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WALGREEN’s, Pepper Pike, September 1950


Cast-iron kids: they made saving fun!


Put a penny in the elephant's trunk and watch
     him toss it into the basket on his
          back — that's the way youngsters in the 1880s
               and 1890s combined thrift and fun!

     In the good old days, kids got a big kick out of saving. Not that they were any less tempted by ice-cream sodas or jelly beans than moppets today, but each deposit in an old-time mechanical coin bank was worth a trick or two.
     There was the William Tell bank, based on the legend of the famous Swiss archer. A penny put in Tell's gun breech tripped a trigger that fired the coin at an apple on a boy's head. The penny knocked off the apple and fell into a tiny castle, which held the coins.
     Chief character of another toy bank was a hard-working dentist. When a penny was put in his pocket, the dentist yanked out his cast-iron patients tooth, the patient toppled backward, and the dentist himself went sprawling to the floor.
     Invented and patented in 1869 by John Hall of Watertown, Mass., the first toy bank proved to be a sure-fire way to make kids save. It was a miniature cast-iron house complete with a doorbell. When the youngster rang the bell, a monkey popped out, took the coin, and vanished into the house. The idea spread like wildfire, and toy banks by the thousands hit the market.
     In their heydey, the fascinating little gadgets cost from 75 cents to $18 a dozen wholesale. But as costs rose, the banks gradually took on the status of luxuries, and with the drop in sales, manufacturing was halted in 1920.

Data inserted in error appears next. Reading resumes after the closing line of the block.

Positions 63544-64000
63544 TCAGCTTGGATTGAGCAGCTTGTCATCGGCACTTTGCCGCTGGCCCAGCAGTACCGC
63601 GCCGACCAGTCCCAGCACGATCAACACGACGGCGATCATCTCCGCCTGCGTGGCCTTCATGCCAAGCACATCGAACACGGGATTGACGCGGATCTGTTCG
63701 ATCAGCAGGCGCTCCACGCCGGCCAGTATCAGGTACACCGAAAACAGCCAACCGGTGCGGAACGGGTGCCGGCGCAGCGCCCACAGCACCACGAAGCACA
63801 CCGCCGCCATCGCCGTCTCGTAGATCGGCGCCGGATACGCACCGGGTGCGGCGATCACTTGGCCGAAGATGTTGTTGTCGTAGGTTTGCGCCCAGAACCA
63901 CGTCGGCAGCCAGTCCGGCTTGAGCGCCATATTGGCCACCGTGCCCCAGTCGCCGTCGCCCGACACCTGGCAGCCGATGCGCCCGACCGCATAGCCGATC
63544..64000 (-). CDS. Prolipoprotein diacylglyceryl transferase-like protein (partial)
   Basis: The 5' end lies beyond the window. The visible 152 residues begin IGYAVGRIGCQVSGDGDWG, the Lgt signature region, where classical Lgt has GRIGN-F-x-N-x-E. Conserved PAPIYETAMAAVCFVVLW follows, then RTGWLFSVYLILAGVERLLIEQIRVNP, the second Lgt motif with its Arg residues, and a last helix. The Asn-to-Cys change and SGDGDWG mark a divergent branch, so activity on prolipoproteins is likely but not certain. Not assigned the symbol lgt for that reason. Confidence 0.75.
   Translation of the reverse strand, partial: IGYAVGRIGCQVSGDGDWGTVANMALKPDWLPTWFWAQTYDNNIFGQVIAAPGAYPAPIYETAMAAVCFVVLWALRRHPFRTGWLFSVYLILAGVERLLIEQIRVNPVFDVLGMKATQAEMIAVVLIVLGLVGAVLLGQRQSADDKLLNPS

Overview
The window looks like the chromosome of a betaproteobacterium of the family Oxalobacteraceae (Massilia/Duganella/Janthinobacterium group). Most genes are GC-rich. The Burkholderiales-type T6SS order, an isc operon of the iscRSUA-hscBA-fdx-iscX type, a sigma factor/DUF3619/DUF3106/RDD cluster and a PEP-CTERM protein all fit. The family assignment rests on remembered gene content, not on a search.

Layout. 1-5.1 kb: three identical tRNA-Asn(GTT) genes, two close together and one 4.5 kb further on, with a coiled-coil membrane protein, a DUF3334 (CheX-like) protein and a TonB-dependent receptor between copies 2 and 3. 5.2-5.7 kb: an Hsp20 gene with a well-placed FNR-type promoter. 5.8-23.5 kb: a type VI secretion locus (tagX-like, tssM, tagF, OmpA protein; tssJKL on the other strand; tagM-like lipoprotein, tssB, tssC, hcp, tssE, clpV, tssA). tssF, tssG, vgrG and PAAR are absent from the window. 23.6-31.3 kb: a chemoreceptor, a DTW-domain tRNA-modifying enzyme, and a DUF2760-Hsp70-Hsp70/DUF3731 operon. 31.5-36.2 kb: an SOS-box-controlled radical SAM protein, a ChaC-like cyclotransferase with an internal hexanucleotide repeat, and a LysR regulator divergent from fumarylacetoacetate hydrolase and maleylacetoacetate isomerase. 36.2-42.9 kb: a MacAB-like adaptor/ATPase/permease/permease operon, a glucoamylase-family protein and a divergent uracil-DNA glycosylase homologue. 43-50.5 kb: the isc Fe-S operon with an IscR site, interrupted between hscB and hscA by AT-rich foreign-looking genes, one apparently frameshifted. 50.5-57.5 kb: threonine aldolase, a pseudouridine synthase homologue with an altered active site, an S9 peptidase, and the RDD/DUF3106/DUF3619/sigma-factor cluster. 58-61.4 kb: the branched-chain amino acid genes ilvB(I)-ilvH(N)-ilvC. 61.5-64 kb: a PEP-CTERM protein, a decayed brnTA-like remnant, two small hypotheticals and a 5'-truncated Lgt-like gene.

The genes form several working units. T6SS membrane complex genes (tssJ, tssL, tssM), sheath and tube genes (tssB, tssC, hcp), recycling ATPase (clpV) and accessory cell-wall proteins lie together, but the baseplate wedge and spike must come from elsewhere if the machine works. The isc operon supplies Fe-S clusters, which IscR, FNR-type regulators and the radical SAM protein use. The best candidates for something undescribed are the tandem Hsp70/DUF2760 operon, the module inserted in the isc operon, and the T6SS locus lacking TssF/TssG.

Collectors' items today, the banks range in value from $8 to $200 or more. One of them, in fact, recently sold for $2000.
     To the collector, age is not so important as paint and mechanical condition, with rarity and the kind of action close behind.
     One well-known Midwestern collector is J. Lisle Laufer, a member of the Illinois House of Representatives from Hampshire, Ill. Five of the seven banks - plus the collection – pictured on this page are his.
    In Laufer's collection is 'an 1886 Paddy-and-his-pig bank. Originally called the Shamrock bank, the pig kicks a coin into Paddy's mouth while the son of Eire rolls his eyes.

     Most valuable of Laufer's banks is an 1882 organ-grinder which cost $150 a few years ago. A penny dropped in the music box is rewarded with a tune which the organist grinds out while his bear dances in a circle.
     The over 150 known U. S. collectors have some rare specimens, dug up in searches through musty attics, old trunks, and even horse barns. One bank, especially apropos at income-tax time, features Uncle Sam. Dressed in stove-pipe hat, blue coat, and red and white striped trousers, Uncle leans on an umbrella waiting expectantly with outstretched hand. When he's given a coin, he "drops it in his carpet bag and shakes his whiskers in thanks.
     U. S. government bonds may be a more profitable way of saving. But you'd have a hard time selling that idea to any 5-year-old lucky enough to have one of these ingenious banks.

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